Enthusiasts from all over the world who flock to the world's tallest mountain, at a height of 8,850 metres (29,035 ft) between Tibet and Nepal, discard tonnes of trash each year.
A team of 30 people has cleared about 5.2 tonnes of household waste, 2.3 tonnes of human faeces, and one tonne of mountaineering trash in the cleanup by Tibetan mountaineering officials, the paper said.
The work is almost as demanding as tackling the summit, say climbers, since collection is a strenuous task that boosts the consumption of oxygen people need to breathe, it added.
During last year's climbing season, which usually runs from March until May, 202 climbers summitted from the Tibetan side, versus 446 from the Nepali side, while thousands of tourists visited base camps on both sides.
The warming global climate has melted frozen garbage left by climbers over decades, spurring environmental concern in Nepal, India and China, which is taking tough measures to clean up air, water and soil contaminated after decades of breakneck growth.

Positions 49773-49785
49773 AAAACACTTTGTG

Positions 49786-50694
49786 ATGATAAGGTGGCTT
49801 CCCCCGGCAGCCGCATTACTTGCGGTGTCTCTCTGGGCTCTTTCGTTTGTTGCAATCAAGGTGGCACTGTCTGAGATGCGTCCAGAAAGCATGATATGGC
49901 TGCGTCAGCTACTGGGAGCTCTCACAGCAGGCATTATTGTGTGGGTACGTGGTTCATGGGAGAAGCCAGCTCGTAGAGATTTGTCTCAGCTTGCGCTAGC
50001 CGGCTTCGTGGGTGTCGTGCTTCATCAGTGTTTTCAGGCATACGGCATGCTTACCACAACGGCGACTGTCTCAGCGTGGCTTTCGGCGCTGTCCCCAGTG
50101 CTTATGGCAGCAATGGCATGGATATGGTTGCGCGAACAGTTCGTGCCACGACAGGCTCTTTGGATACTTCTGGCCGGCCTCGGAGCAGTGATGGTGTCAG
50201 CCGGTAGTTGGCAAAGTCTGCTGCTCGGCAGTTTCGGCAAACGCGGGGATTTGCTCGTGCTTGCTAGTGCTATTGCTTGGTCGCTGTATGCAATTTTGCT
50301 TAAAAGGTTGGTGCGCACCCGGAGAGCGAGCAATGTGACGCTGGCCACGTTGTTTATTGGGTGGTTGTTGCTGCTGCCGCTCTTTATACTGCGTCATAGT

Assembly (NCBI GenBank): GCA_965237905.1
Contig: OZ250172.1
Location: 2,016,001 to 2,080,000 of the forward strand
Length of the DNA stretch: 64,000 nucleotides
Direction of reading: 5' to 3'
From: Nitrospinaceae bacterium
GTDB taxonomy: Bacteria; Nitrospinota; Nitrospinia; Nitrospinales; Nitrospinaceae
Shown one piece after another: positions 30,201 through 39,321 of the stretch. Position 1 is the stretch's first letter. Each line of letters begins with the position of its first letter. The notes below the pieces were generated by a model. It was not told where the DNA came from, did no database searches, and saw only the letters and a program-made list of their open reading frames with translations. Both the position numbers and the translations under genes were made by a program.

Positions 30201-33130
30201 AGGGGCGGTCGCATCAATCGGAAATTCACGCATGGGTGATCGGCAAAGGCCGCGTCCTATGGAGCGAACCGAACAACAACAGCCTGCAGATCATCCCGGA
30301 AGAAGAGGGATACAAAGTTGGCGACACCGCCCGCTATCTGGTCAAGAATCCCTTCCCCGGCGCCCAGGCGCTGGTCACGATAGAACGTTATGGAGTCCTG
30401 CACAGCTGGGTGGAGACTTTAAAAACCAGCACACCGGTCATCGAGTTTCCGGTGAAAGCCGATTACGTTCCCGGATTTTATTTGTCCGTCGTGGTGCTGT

China also plans to build environmentally friendly toilet and waste collection sites at Mount Everest, the official Xinhua news agency said.
Authorities in Tibet have pledged to complete 45 pollution cleanup tasks before 2020, according to a list published this week by the environment ministry, after a central inspection team flagged concerns last year.
Beijing plans a further round of inspections early next year, the People's Daily newspaper of the ruling Communist Party has said.